Fraserburgh rescue 800 miles and a world apart for whale welfare –

Fraserburgh rescue 800 miles and a world apart for whale welfare Published:  06 August, 2007

The minke whale was stranded in Fraserburgh harbour last week. (Photo courtesy of David Tait)

WHILST Britain fought to save the life of one lost minke whale, many more in Iceland are in danger as the government is on the verge of allowing more “killing quotas”, according to a wildlife organisation.

As national attention was focused on the second day of a rescue operation to save a minke whale in Fraserburgh (Northeast Scotland), the World Society for the Protection of Animals (WSPA) and partner organisations were highlighting the plight of North Atlantic minke whales.

According to WSPA, less than 800 miles away, whalers are processing the 41 minke whales caught this year in Icelandic waters. Meanwhile in Norway, whalers recently reported a bumper kill of 167 minke whales in one week – one killed each hour.

The Icelandic government, which resumed commercial whaling of minke and fin whales in October 2006, despite a global ban protecting both species, is expected to announce its future whaling plans imminently.

Claire Bass, WSPA Marine Mammal Programme Manager, commented: “Britain is again showing itself as a nation of whale-lovers. Around 70,000 British people visit Iceland every year and the Icelandic government should keep in mind that these tourists are coming to see whales alive, not as dead meat.”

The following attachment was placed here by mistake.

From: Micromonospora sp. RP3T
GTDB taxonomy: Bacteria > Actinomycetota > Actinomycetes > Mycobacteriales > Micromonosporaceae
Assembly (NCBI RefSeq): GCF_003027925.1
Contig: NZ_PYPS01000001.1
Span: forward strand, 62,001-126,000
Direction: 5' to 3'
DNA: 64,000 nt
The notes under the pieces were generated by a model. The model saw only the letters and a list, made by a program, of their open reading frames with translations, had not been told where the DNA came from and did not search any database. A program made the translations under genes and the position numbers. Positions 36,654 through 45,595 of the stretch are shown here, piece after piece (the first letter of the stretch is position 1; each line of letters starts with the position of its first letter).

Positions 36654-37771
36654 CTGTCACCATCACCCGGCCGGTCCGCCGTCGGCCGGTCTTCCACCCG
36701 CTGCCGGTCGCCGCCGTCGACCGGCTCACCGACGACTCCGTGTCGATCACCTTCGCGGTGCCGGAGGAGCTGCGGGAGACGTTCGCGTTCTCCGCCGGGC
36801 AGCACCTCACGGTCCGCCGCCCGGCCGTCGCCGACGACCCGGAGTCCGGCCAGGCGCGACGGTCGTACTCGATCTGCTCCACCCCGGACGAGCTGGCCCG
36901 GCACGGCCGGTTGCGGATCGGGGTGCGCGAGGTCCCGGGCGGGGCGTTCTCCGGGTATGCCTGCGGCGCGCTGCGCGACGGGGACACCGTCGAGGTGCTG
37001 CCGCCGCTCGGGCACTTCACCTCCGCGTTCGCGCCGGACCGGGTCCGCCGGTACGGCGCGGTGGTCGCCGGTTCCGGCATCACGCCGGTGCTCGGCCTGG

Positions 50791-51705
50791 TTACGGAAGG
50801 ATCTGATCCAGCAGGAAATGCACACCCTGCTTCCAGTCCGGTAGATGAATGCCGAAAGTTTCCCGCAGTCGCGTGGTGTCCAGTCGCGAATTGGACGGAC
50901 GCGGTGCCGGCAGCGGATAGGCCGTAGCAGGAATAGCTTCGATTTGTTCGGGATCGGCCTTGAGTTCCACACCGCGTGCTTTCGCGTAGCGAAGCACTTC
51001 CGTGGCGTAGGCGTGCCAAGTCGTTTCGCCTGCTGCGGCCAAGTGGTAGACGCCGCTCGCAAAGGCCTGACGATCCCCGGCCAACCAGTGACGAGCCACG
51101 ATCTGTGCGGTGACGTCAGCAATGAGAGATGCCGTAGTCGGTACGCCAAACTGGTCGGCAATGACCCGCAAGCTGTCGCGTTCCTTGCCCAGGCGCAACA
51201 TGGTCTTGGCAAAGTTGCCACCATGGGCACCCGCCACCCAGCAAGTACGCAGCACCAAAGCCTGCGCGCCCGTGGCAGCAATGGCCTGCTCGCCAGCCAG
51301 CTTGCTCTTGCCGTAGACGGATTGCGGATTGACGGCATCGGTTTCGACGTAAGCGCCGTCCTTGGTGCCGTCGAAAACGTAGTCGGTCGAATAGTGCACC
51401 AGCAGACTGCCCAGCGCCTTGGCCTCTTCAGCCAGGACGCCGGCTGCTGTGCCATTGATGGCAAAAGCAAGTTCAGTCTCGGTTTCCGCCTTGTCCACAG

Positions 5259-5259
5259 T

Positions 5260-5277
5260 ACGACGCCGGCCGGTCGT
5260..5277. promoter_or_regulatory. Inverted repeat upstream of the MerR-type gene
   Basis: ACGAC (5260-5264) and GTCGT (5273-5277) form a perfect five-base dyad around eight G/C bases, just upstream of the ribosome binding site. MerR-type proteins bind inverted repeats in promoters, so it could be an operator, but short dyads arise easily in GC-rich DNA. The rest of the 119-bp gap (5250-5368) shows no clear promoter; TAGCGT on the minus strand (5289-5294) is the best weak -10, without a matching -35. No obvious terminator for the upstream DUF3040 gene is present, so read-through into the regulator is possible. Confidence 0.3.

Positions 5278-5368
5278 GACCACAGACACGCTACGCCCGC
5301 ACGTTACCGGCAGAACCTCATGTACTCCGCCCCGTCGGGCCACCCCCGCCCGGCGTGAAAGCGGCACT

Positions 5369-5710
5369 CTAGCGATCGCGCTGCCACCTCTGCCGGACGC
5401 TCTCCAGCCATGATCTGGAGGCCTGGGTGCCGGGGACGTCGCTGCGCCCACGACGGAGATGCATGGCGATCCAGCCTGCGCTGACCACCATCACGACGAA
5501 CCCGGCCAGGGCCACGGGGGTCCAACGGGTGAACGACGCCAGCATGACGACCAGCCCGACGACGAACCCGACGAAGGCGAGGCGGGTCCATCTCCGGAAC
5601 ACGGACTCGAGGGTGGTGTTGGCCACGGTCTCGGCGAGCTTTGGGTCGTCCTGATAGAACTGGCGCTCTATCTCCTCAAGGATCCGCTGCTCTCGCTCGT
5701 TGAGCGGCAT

WSPA says that, despite evidence that whales are more valuable to Iceland alive than dead – its whale watching industry is reportedly estimated to be worth around £8 million, whilst whale meat is said to be piled up unsold in warehouses – the government is under pressure from its Fisheries Ministry to kill whales on the allegedly false premise that they must be killed to protect fish stocks.

Campaign Whale Director Andy Ottaway said: “Iceland, Norway and Japan will kill a total of over 2,000 minke whales this year in defiance of an international treaty that bans killing whales for profit. We can only pray that events like this are being watched in Reykjavik, Oslo and Tokyo. The world wants these wonderful animals saved not butchered.”

The World Society for the Protection of Animals, Campaign Whale, the Environmental Investigation Agency and the Whale and Dolphin Conservation Society are today unanimously urging the Icelandic government to abandon its whaling operations and pledge to join its British neighbour in protecting whales – both individuals and populations. is published by Special Publications. Special Publications also publish FISHupdate magazine, Fish Farmer, the Fish Industry Yearbook, the Scottish Seafood Processors Federation Diary, the Fish Farmer Handbook and a range of wallplanners.